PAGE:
Some fundamental characteristics exhibited by my most successful testers help them do well in this job market. If you are looking for video game tester jobs it certainly helps to enjoy playing these kinds of games, and in most cases, the time spent in gaming activities has improved your eye-hand coordination to the point that you have good gaming skills and an understanding of gameplay beyond the average person.
Unfortunately, most “want-to-be” game testers fool themselves into believing that a love of video gaming and some talent is all that is required to be successful at game tester jobs and get paid to play games all day long. Should you be fortunate enough to be hired under this false sense of understanding, you will be in for a rude awakening, and in many cases not last long in any game testers’ jobs.
It is vital that we make an important distinction between being paid to test video games and video game beta testing. Game beta testing is done by volunteers, who usually test the full version of the game just before the release date looking for any last-minute problems to report. No payment is generally involved for game beta testing other than getting to play a new game before the general public sees it. This article focuses on the actual job where people get paid to play video-type games in the role of testers.
Welcome to the “real world” of being a paid video games tester. Your job is very important despite the fact that you are often making only minimum wages as an entry-level games tester. The fate of the gaming development company is on your shoulders since you are the ones who must find any problems or “bugs” within the game so they can be fixed or eliminated before the game can be sold to the buying public. No game development company can afford to have a “lemon” or seriously flawed game released to the public. It could cost them millions of dollars in research and development and destroy their reputation in the competitive game marketplace for a long time.
Game tester’s jobs may require you to work on many repetitive tasks such as playing the same level of the game numerous times, switching the gaming device on and off over and over, checking and rechecking in-game messaging capabilities, and the list goes on. Close to the release date of the game, you may be requested to work extended hours to ensure any and all potential problems with the video game have been identified by your team of video game testers and still be fixed in time.
So what kind of job qualities do you need to be a successful paid video games tester? Given the kinds of work that you will be required to do, especially as an entry-level tester, the following qualities will serve you well.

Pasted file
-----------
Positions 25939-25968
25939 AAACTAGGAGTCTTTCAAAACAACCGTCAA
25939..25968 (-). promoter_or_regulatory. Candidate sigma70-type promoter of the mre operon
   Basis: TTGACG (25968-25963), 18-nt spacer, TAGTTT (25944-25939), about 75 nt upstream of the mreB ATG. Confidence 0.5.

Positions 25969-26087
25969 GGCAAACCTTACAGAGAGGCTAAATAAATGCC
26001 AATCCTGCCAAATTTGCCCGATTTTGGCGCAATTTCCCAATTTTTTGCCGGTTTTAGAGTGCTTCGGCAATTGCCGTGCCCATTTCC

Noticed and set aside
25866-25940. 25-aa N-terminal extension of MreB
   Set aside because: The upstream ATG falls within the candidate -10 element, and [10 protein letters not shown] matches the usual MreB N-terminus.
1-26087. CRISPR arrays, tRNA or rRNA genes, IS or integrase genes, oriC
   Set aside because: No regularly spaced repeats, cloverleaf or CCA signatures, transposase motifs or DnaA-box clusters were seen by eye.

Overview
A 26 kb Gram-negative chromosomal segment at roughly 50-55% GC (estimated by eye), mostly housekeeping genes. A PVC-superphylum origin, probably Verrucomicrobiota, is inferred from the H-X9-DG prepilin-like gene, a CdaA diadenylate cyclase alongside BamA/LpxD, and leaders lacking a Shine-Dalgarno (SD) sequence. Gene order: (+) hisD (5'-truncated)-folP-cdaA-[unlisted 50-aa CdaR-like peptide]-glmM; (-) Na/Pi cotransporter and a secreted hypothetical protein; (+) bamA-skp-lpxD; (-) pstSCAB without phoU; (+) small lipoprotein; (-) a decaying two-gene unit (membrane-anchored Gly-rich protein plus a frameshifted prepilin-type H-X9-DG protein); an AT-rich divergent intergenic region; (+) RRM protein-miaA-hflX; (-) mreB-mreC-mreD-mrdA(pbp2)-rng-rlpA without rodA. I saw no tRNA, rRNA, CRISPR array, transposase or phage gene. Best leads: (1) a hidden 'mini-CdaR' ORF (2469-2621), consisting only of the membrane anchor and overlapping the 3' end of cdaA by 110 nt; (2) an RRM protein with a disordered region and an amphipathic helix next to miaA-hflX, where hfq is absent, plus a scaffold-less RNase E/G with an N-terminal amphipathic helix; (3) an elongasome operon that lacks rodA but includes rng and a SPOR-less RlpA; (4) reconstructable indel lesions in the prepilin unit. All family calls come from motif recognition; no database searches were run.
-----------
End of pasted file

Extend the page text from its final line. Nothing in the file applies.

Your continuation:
- willing to do the same task over and over again looking for potential problems?
- a patient person who understands that some testing tasks may take a great deal of time and cannot be rushed through to get done as quickly as possible?
- very deliberate and meticulous in your approach to finding problems and solving problems?
- not easily bored as you may require to do video game testing tasks that are very dull and repetitive?
- a team player, as most often you will be part of a group of video game testers working on different parts of the same game, so you need to relate and get along well with others.
- capable of following explicit directions about a task and not prone to trying to “do your own thing”?
- tenacious in your approach to successfully accomplishing your game testing tasks and not one who gives up easily if things are not going well?
- able to effectively communicate both verbally and in writing very detailed information concerning any “bugs” in the video game you discover so that they can be fixed?
- flexible with respect to being “on-call” for possible shift work or having to put in extra hours if required by your development team leader?
- able to deal with job pressure and stress effectively, especially when given job deadlines to meet?
- capable of “keeping job secrets”, since as a paid video game tester you will be required to never discuss your testing work outside the testing site or face instant job termination and possible criminal charges if you do.
These job qualities are certainly not “written in stone” as the only ones that matter to be a successful games tester, however, they do provide a good starting point for your own self-analysis as to whether or not you could be successful in-game tester jobs. Do you have what it takes to be a video games tester?